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Build-To-Suit Properties

Published On 05-29-2013 , 3:15 PM

Wouldn’t it be nice if all your assignments were as straight-forward as the appraisal of a build-to-suit Walgreens? Everything is contracted and revealed for analysis. You know all the parties involved: the developer who puts the deal together, the top-quality national tenant, and the ultimate purchaser who gets a steady and reliable income stream. Plus, there is plenty of data, because Walgreens and their main competitor CVS are still popping up in new places around the country. Plenty of construction data, plenty of sales, and plenty of rent comparables. Better yet, the comparables are exact replicas of the subject. To top it all off, you have the best supported cap rates of any property type. In appraiser heaven all our assignments will be built-to-suit properties; or will they?

 

First of all, I imagine it would be pretty boring to value the same property type over and over again, with nothing to break up the tedium. Second, build-to-suit assignments may not always be as straight-forward as advertised. It turns out that The Dictionary of Real Estate Appraisal does not include a definition of build-to-suit. As a result, there are times appraisers mistake properties that are not build-to-suit for ones that are and instances when the reverse is true.

 

If I were creating a definition for build-to-suit I would start by stating what it is not. Built-to-suit is not analogous with any proposed property or a recently completed one. Something is not build-to-suit just because it is unusual or a particular property type. The key determiner for a build-to-suit is service, rather than self-sufficiency. There are at least two players involved: the entity that needs a new facility and the entity that will provide the needed facility, for a price. Every build-to-suit is very like a hand-tailored suit. The customer comes into the shop and is measured. His color and fabric choices are determined, along with the desired cut and style. The tailor creates the suit and, when recompensed for his time and profit, the customer walks out of the shop with an ensemble that fits him like a glove.

 

In the same way, a property is not build-to-suit unless there is a developer and a user. More specifically, the developer is the land owner who creates the improvements to certain specifications and leases the property to the user/tenant. If the developer sells the completed property to the user it is not truly a build-to-suit; the developer just filled the role of a contractor.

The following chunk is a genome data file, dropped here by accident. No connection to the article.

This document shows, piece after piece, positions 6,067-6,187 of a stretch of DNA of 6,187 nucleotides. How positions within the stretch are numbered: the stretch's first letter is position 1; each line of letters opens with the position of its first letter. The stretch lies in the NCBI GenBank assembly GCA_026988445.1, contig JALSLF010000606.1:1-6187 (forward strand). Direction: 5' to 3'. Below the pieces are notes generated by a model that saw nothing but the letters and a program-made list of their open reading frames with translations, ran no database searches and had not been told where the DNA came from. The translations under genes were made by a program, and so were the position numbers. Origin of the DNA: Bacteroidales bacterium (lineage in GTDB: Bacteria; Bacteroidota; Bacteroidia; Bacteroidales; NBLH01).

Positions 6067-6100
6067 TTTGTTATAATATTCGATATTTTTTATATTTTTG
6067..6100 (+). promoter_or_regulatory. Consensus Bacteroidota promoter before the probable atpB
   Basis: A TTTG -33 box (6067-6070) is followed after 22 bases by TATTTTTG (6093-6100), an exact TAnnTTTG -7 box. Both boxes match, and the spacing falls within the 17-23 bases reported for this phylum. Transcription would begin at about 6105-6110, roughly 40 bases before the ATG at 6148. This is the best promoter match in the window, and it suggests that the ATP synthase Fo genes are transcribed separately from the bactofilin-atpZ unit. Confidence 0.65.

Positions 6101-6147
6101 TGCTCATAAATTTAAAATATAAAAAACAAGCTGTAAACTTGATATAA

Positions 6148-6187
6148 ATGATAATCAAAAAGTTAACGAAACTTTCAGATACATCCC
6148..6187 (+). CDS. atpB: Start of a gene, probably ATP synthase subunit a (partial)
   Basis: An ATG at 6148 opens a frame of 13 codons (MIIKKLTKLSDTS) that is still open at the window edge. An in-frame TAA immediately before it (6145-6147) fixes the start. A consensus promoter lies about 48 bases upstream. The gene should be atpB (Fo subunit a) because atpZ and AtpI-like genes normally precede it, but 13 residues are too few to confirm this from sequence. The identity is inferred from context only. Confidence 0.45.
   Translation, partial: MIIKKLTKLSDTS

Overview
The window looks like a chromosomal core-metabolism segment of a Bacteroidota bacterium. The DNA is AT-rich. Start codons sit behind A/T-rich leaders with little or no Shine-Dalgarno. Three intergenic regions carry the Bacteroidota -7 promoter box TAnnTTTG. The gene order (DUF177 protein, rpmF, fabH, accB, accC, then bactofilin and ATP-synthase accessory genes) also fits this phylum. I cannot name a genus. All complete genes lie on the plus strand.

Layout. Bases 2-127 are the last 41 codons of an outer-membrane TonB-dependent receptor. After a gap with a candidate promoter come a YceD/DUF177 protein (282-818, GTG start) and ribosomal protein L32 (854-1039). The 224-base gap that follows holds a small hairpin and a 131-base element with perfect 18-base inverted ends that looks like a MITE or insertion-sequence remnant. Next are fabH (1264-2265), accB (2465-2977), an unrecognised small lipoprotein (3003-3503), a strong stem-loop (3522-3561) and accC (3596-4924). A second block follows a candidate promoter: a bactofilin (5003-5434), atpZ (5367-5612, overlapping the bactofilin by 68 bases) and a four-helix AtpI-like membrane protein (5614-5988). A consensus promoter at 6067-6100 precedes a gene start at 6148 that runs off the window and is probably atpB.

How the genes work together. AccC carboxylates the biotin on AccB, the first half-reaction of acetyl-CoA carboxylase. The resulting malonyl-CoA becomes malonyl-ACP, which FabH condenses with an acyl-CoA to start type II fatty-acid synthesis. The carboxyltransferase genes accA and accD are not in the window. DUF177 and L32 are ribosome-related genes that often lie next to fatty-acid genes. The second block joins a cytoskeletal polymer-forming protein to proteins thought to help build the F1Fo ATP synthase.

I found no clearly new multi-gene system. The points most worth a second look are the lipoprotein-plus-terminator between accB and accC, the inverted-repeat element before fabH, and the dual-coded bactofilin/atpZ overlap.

In a perfect world, the cost of creating a specific improvement would drive a contract rent exactly equal to market rent for that same property. However, that is rarely the case. Just as cost does not equal value, rent driven by costs is most often different than general market rents for an equivalent property. Since build-to-suit rents owe little to market conditions and everything to site acquisition and construction costs, they tend to exceed market rents. And since the sale prices of leased properties are most often driven by the income stream produced by the lease(s), it should be clear that build-to-suit sales and rents may be different – probably higher –than properties that are leased at market terms or are owner occupied.

 

You may say, “That is so elementary! Why are you spending so much time on a basic concept?’ Well, the reason, my dear Watson, is that fundamentals can sometimes be forgotten; when that happens mistakes can be made.

 

The first mistake is to assume that a newly constructed retail store or fast food outlet is a build-to-suit even when it is not leased. When faced with an unleased pharmacy, fast food restaurant, or some other property type that is typically sold as a build-to-suit leased property, the appraiser may be tempted to use sales and rents of physically similar build-to-suit properties as comparables. But if the subject property is not leased it will not sell based on income from a fictitious build-to-suit lease in the same manner the build-to-suit leased properties did. And if the newly constructed pharmacy or fast food restaurant that is not currently leased were to be leased under the present market conditions, it would not be at brand new build-to-suit rents. Remember, the definition of market value assumes a sale of the subject property at market terms – value in exchange – not to the current user – value in use.

 

Added value from a build-to-suit lease is only relevant for “value in exchange” when there is a market for properties with long-term leases and credit tenants. But without a lease, the value of the subject property to another user or to an investor (with the pharmacy or fast food restaurant out of the picture) is nothing like what it would be with a build-to-suit lease in place.

 

So yes, it is problematic to value a non-build-to-suit property using build-to-suit comparables when the appraiser mislabels the subject as a build-to-suit property. But it can be just as problematic when an appraiser understands that the subject is not build-to-suit yet values the property using “comparables” that he fails to recognize as build-to-suit properties. I have seen this happen most with restaurant rents and sales. A leased property with a rental rate based on cost and profit, rather than on what can be borne in the market, makes a poor comparable for a property that is either leased at market or not leased at all. A property that sold for the high income stream it brings from a build-to-suit lease is not a true comparable for a subject that is not so encumbered.

 

So there you have it. As often happens, we appraisers have turned a fairly simple concept into an entirely different set of problems. Too bad every property is not leased to Walgreens.



 




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